This post courtesy of Anne Taylor-Vaisey:
Following is a list of current systematic reviews from the EPOC Cochrane review group. Included are the ‘plain language summaries‘ and links to the full abstracts. Full text of the Cochrane reviews is available by subscription only. (The Cochrane Database of Systematic Reviews 2005 Issue 4. Copyright © 2005 The Cochrane Collaboration. Published by John Wiley & Sons, Ltd.)
Not included in this list are organizational interventions, structural interventions, or reviews to improve specific types of practice. All are available here.
Educational meetings are one of the most common types of continuing education for health professionals, and an important aim of continuing education is to influence professional practice. This review looked at whether educational meetings and workshops aimed at qualified health professionals were effective in improving professional practice or health care outcomes. The following types of planned educational activities were included: meetings, conferences, lectures, workshops, seminars, symposia and courses that occurred off-site from the practice setting. The review found that interactive workshops could result in moderately large changes in professional practice. Lectures or presentations alone were unlikely to change professional practice.
An outreach visit is a personal visit to a health care provider in his or her own setting. It is also called 'detailing', and is a strategy commonly used by pharmaceutical companies. The review found that educational outreach visits combined with social marketing strategies appears to change professional practice, especially prescribing. The effects are small to moderate, although potentially important.
Local opinion leaders can also theoretically influence the behaviour of their colleagues. However, exactly how they might influence them remains unclear. The review concluded that while most trials found some benefit from using local opinion leaders to improve practice, only a few found any important impact on patients' outcomes. If it is possible to identify local opinion leaders, they may be important agents for change for some problems, but not others.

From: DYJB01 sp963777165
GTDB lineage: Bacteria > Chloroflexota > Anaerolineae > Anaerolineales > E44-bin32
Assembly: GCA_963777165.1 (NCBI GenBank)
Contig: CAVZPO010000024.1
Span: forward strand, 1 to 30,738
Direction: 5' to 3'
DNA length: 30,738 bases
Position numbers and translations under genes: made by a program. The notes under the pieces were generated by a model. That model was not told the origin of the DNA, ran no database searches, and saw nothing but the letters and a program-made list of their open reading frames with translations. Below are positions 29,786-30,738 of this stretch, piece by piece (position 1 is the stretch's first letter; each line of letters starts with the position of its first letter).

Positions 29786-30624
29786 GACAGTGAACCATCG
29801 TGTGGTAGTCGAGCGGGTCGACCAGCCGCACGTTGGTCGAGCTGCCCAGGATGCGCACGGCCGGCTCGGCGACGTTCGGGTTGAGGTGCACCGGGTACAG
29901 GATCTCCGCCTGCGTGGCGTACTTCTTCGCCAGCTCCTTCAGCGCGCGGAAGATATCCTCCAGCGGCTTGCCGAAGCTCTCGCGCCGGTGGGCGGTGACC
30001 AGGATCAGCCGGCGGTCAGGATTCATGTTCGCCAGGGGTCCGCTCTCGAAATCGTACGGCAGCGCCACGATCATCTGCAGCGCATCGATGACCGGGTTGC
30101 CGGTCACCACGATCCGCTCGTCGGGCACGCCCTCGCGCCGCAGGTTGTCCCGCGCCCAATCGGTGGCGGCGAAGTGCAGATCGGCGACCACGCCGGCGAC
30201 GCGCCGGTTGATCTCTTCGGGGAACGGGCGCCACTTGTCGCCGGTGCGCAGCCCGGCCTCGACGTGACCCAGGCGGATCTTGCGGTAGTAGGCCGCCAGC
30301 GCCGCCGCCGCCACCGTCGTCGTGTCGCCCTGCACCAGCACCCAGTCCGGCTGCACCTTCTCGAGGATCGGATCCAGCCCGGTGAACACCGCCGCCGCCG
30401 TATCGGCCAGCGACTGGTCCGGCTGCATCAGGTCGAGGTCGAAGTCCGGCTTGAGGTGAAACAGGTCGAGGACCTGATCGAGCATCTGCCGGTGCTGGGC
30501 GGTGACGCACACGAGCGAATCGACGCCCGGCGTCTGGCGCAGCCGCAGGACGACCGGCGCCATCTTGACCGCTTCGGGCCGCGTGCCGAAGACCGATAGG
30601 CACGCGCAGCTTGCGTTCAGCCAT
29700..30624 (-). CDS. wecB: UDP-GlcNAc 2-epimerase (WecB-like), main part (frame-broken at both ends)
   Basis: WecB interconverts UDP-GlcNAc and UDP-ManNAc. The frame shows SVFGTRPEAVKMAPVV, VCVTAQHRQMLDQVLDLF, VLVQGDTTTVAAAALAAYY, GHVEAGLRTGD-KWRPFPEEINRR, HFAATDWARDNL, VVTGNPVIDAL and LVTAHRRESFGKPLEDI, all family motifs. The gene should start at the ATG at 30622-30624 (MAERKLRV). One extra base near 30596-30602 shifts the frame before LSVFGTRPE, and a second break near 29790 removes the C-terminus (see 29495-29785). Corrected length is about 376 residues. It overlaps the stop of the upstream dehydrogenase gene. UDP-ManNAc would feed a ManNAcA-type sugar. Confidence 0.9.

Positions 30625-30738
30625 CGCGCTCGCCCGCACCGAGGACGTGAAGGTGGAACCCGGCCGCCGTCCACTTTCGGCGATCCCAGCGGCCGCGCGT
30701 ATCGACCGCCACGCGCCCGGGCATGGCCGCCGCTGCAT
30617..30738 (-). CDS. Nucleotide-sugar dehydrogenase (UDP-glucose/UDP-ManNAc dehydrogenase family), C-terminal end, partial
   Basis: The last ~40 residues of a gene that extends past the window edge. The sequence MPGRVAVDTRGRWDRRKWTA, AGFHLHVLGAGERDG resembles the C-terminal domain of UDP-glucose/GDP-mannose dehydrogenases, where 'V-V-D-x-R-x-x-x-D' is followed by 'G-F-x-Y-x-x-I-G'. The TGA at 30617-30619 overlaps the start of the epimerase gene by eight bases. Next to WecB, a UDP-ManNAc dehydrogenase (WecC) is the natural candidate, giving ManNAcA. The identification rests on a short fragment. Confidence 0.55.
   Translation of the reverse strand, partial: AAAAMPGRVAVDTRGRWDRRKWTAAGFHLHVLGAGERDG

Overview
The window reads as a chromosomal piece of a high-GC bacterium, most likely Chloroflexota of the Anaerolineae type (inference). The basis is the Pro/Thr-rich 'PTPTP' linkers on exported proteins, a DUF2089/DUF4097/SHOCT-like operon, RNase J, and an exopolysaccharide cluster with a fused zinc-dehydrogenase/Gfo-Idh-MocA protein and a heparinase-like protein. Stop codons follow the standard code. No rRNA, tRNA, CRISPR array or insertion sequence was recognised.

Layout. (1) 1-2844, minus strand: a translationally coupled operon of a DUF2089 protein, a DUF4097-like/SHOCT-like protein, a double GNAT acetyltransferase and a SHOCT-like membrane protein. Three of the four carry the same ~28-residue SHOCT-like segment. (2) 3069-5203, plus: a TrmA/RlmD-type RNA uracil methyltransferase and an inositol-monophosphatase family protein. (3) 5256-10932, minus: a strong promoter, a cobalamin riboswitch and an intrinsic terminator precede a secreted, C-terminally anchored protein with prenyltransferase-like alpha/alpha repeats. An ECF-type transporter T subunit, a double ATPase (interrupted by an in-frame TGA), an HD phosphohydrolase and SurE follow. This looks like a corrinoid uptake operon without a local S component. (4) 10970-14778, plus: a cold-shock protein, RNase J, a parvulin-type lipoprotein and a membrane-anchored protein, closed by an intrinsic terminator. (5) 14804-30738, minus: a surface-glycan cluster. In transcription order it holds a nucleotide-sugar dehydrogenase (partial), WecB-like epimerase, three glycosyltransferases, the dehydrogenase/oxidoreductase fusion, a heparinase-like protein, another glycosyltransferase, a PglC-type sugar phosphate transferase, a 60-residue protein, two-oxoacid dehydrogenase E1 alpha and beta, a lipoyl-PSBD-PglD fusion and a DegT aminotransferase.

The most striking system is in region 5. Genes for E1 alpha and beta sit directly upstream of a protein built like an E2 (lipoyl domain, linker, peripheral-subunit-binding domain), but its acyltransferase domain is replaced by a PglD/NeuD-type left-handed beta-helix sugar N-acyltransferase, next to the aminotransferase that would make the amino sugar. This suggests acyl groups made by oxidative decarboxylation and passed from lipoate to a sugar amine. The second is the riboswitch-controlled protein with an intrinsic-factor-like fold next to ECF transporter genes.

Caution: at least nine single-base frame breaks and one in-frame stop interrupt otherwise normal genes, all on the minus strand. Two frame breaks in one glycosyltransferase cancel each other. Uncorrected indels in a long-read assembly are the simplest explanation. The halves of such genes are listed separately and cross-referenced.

Providing healthcare professionals with data about their performance (audit and feedback) may help improve their practice.
Audit and feedback can improve professional practice, but the effects are variable. When it is effective, the effects are generally small to moderate. The results of this review do not provide support for mandatory or unevaluated use of audit and feedback.
Mass media information on health-related issues may induce changes in health services utilisation, both through planned campaigns and unplanned coverage. Further research could target how best to compose media messages, and whether they have a different impact on members of the public and health professionals. More information is needed on whether mass media coverage brings about appropriate use of services in those patients who will benefit most.
Interprofessional education (IPE) is defined as any type of educational, training or teaching initiative involving more than one profession in joint, interactive learning. This review looked at the effectiveness of IPE compared to educational interventions in which doctors, nurses etc were learning separately from one another. Although a large body of literature was identified on the evaluation of IPE, none of the studies met the inclusion criteria for the review. More rigorous studies, such as randomised trials, are needed in order to provide reliable evidence of the impact of IPE on professional practice and health care outcomes.
Some strategies to change the practice or behaviour of health care professionals are successful in improving health care while others are not. One explanation may be that there are different barriers to change in different settings and at different times. Change may be more likely if the strategies are specifically chosen to address the identified barriers. Barriers could be related to the individual (e.g. uncertainty about the risks of a procedure); related to social issues (e.g. peer pressure to perform a certain way); or related to the organisation (e.g. no access to equipment). And to successfully change behaviour, barriers should be identified and a strategy developed to overcome those barriers. In other words, it is thought that strategies tailored to overcome barriers should be more effective to change behaviour than non-tailored strategies or no strategy at all.